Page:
MA CCC Interim Chair Sarah Kim during the Commission’s June 23, 2020 meeting. Credit: Mass. CCC

Last April, just before the last chairman resigned, the Massachusetts’ Cannabis Control Commission decided to update its governance structure ahead of the agency’s fifth anniversary. Last week the first step of that update began, as the Commission kicked off a closed-to-the-public mediation process following its June 23 open meeting, which lasted a mere three-and-a-half minutes. 

“The Cannabis Control Commission has continued to evolve and grow since its inception nearly five years ago,” said a Commission spokesperson in a statement emailed to Grown In. “At this point in the agency’s maturity, the Commission is reviewing its governance structure to solidify and refine agency processes and procedures that will outlast the individuals who have been instrumental in getting the organization off the ground and building upon its foundation.”

The spokesperson declined to comment further, given the protective nature of a closed mediation session.

The vote to enter into mediation took place during  Commission chair Steve Hoffman’s final meeting as the head of the appointed body back in April. A little more than two weeks later, Hoffman resigned from the commission.

“The Commission now consists of recently appointed members, and it is appropriate that they pursue their own vision and take on the next generation of challenges,” wrote Hoffman in a statement following his resignation. “While I will be leaving my role, I will always root for the work of this Commission.”

During the April 7 meeting where the Commission voted to enter mediation at a later date, Hoffman noted that routine updates to the Commission should be expected, given the experimental nature of regulating legal cannabis.

“We’re flying a plane while we’re building it,” he said.

Voters in Massachusetts legalized adult use cannabis in November, 2016. Following a few months of legislative work, the state formally approved the guidelines for its new adult use market during the summer of 2017, including sitting the first members of the Cannabis Control Commission in August, 2017.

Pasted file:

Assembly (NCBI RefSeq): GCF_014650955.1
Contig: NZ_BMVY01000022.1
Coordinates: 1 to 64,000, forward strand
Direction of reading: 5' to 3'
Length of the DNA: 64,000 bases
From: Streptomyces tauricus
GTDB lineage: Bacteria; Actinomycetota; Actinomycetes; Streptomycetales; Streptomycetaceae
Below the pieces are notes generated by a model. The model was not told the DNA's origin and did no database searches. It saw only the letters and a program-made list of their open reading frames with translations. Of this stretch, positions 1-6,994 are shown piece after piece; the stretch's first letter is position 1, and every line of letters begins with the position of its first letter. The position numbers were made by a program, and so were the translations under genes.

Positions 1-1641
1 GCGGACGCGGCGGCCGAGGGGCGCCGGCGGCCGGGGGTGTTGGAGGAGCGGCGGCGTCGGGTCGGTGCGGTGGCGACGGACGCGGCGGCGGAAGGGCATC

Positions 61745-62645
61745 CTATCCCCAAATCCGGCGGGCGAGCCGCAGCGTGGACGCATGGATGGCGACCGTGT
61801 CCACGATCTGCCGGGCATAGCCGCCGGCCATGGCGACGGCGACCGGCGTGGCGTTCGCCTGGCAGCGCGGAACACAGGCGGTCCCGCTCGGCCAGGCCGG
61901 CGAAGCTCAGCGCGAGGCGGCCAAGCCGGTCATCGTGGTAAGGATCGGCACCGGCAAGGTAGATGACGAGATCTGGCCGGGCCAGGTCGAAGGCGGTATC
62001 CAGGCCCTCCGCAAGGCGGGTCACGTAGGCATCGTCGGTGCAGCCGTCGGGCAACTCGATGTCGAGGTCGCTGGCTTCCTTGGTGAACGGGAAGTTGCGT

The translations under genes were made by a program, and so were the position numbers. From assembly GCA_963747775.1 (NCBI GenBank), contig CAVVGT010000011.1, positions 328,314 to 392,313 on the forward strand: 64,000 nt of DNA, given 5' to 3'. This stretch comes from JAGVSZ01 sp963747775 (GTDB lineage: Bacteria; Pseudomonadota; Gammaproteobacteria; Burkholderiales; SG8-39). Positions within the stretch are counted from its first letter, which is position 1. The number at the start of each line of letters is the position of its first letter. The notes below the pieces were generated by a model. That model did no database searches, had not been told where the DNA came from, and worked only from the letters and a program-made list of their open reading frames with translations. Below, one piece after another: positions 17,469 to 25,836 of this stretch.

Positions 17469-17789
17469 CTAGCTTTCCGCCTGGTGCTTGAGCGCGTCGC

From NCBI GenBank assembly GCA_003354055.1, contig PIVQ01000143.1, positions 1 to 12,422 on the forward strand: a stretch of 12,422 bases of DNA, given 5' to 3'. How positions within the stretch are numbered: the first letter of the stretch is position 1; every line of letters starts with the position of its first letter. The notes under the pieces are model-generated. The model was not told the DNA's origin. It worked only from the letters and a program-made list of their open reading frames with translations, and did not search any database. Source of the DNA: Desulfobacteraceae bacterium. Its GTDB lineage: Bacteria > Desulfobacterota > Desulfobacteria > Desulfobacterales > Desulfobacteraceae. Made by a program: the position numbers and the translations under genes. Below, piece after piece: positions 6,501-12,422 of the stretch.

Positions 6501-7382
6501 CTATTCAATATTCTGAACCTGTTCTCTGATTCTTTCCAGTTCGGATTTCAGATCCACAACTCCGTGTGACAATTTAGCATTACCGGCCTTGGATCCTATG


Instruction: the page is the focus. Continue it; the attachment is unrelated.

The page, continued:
Since then, the market has grown to include hundreds of operators, from cultivators to manufacturers and retailers.

“We are no longer a start up, we’re now maturing,” said Hoffman. “We’ve done well. We’ve managed to keep this plane up in the air while we’re building it. We’ve built a strong set of regulations. We have a thriving industry that we’ve built up and we’ve built a remarkable agency with an extraordinary group of people in it.”

Hoffman also explained that as the agency has grown along with the market it regulates, that certain functions have implicitly been relegated to the commission’s Executive Director in terms of decision making or recommendations.

“There is no burning bridge here. There are no blowups,” said Hoffman. “It’s time to make what is implicit, explicit in terms of governance, in terms of shared responsibility between the Commission and the staff as led by the executive director. It’s just good practice.”

Commissioner Ava Concepcion supported the April vote to enter mediation.

“At this point in the Commission’s maturity, it’s only logical that we evaluate our governance structure to both solidify and refine the agency,” she said. “My hope is that the Commission revisits this process again at the 10 year mark, and the 15 year mark, and so on.”

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Zack cut his journalistic teeth covering high school sports in the south before spending a decade covering local government, politics and the courts in the Boston, Massachusetts area. He's previously written...